June 2008. Snopes.com. 19 Apr. 2012. http://www.snopes.com/language/stories/420.asp
“San Rafael High School.” 2 Dec. 2011.
Wikipedia. 19 Apr. 2012. http://en.wikipedia.org/wiki/San_Rafael_High_School
“Senate Bill: SB 420 Chaptered Bill Text.”
12 Oct. 2003. California State Government. 19 Apr. 2012. http://info.sen.ca.gov/pub/03-04/bill/sen/sb_0401-0450/sb_420_bill_20031012_chaptered.html
Witmer, Denise. “What Does ‘420’
Mean?” 2012. About.com: Teens. 19
Apr. 2012. http://parentingteens.about.com/cs/marijuana/a/420meaning.htm
Wednesday, April 18, 2018
11:26 am pdt
Figuring Out Titles
Titles for an Internet site can
often be confusing, to say the least. It's not like any site is going to come right out and tell you that
this is the article title, that one's the website title, and the one over there is the institutional title. That
would be too easy. But your instructor wants you to find them just the same. Luckily,
there are some tricks to help you figure out which is which. Let's use the following site as an example.
First, remember that the author's name (last name first) will always be first in your work cited... assuming that
there is an author. The author will be followed by the three required titles, and they will always be in
this order: "Article Title" (in quotes), Website Title (in italics), and Institutional
Title (plain). Remember: If there is no author, then the article title will come first.
the easiest way to sort out which title is what is to go to the site's home page. Try it with the URL above.
Click on it, and when you get to the site, click on the tab in the upper left hand corner for "Home."
The title at the very top of the home page is, generally speaking, going to be the website title, which will go in
Finding the institutional title can be a bit more challenging. The
institutional title is often embedded in the URL (but it will not be the URL). For instance, for
this site, the institutional title is The Holy Grail Press (not in italics or quotes). Another place to
look for an institutional title is at the very bottom of the home page. Here, you will see that the site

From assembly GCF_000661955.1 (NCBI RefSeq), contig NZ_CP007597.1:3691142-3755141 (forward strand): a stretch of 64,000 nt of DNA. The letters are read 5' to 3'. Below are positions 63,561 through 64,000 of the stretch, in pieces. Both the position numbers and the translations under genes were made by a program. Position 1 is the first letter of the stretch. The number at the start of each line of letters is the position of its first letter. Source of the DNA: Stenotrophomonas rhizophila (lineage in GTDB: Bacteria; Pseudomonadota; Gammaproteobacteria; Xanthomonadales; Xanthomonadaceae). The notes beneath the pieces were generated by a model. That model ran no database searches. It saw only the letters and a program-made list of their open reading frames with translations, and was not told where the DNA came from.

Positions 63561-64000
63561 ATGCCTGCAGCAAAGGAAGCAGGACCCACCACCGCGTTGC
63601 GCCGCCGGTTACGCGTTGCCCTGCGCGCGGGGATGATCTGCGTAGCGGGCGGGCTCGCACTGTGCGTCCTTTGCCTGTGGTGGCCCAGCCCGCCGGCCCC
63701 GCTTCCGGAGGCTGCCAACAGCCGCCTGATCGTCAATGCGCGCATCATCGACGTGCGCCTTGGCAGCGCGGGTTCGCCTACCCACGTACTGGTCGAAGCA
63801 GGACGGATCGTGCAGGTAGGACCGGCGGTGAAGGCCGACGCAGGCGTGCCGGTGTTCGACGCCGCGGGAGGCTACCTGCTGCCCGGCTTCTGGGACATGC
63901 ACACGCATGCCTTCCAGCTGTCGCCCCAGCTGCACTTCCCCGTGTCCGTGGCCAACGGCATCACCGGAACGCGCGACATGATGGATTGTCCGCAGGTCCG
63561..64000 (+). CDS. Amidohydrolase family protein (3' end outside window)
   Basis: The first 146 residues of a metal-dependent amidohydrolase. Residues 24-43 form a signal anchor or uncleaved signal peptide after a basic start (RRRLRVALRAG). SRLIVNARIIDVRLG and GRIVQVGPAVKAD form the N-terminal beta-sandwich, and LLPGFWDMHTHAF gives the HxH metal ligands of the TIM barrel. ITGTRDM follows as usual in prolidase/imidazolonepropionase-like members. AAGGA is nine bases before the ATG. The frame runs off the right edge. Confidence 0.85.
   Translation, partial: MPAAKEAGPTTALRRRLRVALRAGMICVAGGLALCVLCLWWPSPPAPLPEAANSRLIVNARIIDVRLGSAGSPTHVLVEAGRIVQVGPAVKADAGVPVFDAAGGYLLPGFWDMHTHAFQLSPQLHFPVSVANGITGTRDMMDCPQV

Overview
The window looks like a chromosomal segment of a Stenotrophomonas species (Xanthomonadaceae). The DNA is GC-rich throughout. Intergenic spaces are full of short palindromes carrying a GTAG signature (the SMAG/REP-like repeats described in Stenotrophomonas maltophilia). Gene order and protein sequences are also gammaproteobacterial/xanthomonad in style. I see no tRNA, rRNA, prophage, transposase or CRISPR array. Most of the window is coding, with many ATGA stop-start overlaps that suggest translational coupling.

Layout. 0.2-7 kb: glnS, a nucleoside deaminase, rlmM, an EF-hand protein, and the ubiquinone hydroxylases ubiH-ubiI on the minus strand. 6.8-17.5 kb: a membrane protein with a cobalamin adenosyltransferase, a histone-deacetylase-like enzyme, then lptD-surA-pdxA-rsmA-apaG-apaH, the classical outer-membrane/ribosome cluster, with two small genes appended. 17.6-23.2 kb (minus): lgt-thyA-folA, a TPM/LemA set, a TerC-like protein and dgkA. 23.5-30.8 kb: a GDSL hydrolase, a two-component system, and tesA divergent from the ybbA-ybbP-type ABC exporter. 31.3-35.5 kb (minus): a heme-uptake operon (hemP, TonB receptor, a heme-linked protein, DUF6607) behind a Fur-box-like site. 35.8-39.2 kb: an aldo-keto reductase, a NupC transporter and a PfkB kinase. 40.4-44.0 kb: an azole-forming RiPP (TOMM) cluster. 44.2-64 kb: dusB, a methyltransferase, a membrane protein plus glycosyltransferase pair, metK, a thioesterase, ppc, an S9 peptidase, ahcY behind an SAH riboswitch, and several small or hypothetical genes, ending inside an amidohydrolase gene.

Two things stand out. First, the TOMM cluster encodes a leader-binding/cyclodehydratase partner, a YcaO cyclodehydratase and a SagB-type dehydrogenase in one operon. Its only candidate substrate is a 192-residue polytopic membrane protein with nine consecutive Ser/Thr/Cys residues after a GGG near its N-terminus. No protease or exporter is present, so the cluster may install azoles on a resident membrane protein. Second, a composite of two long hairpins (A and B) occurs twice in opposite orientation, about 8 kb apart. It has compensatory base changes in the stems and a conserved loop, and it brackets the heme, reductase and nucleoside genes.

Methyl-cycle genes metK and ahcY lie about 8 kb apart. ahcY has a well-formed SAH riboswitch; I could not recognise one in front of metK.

is hosted by Web.com. Truly, that's not the institutional title. It's advertisement
from the company that "rents" the space to me. However, had you used that for the institutional
title... who's going to know the difference? Well, I would, but I wouldn't call you on it.
you truly don't know what the institutional title is – if there is no additional information at the bottom of the home
page, or you're not sure if the information there is truly the institutional title, and if there is nothing in the URL that
looks like a possibility – then you will repeat the webpage title as the institutional title (only this time not in
And that leaves the article title. Now that you have the other titles
eliminated, go back to the page you are citing. In this case, it's the only title on that page.
However, on some sites the website title is also on each page. Therefore, the article title, once
again generally speaking, is going to be the biggest title (often in bold) closest to the article that you are citing.
article title that you put in your work cited will also be the entire title that is given at the site.
For instance, if you follow that URL, "Today in Grammar" or "The Semi-Colon" will not
be the entire title. Either of those, by itself, is only a part of the title. You must
have them both. And that title will be in quotes. Stick it in front of the other two
titles, and you should be OK. But it's always a good idea to check your titles to be sure.
you are checking your titles, the article title, generally speaking, will not be the same as any of the other titles.
However, the home page title may be the same as the institutional title. No title should
be a complete URL, but a webpage or institutional title may be part of a URL.
Finally, keep in mind that this is the Internet. There is no
standard way to put titles on a website. There is no title page, for instance, that one can easily find in a print source
where the publication date and the publisher are all neatly grouped together. Therefore, if it's really not that clear
which title is which, nobody (which includes me) is going to question that her or his guess is better than yours.
Tuesday, March 27, 2018
9:17 am pdt
Literally v. Figuratively
"Literally" has literally
become a cliché, in that people are literally overusing this word, and often in situations where it literally means
the opposite of what they are literally wanting to say (if anything at all). To review, "literally" means
that it really happened. No "sorts of's." "No kinda's." It really happened, exactly
as you say. So if you say, for instance, that you "literally died laughing," then you really died, which makes
it a bit of a mystery how you could be saying such a thing, but I digress. "Figurative," on the other hand,
means it's a figure of speech, and it didn't actually happen that way. Here, it really is "sort of."
So, for instance, if it's really important that you let somebody know that you really didn't die, you can say you "figuratively
died laughing." Of course, to say you "died laughing" is a cliché, too, whether it's literal or
figurative. But, once again, I digress. The easiest way to keep these two words straight is to stop saying you
"literally" did anything. Come up with something new. Your readers will appreciate it.
Wednesday, March 21, 2018
The worst anybody can do to you is to make you worse than they are. Earl Eldridge
7:46 am pdt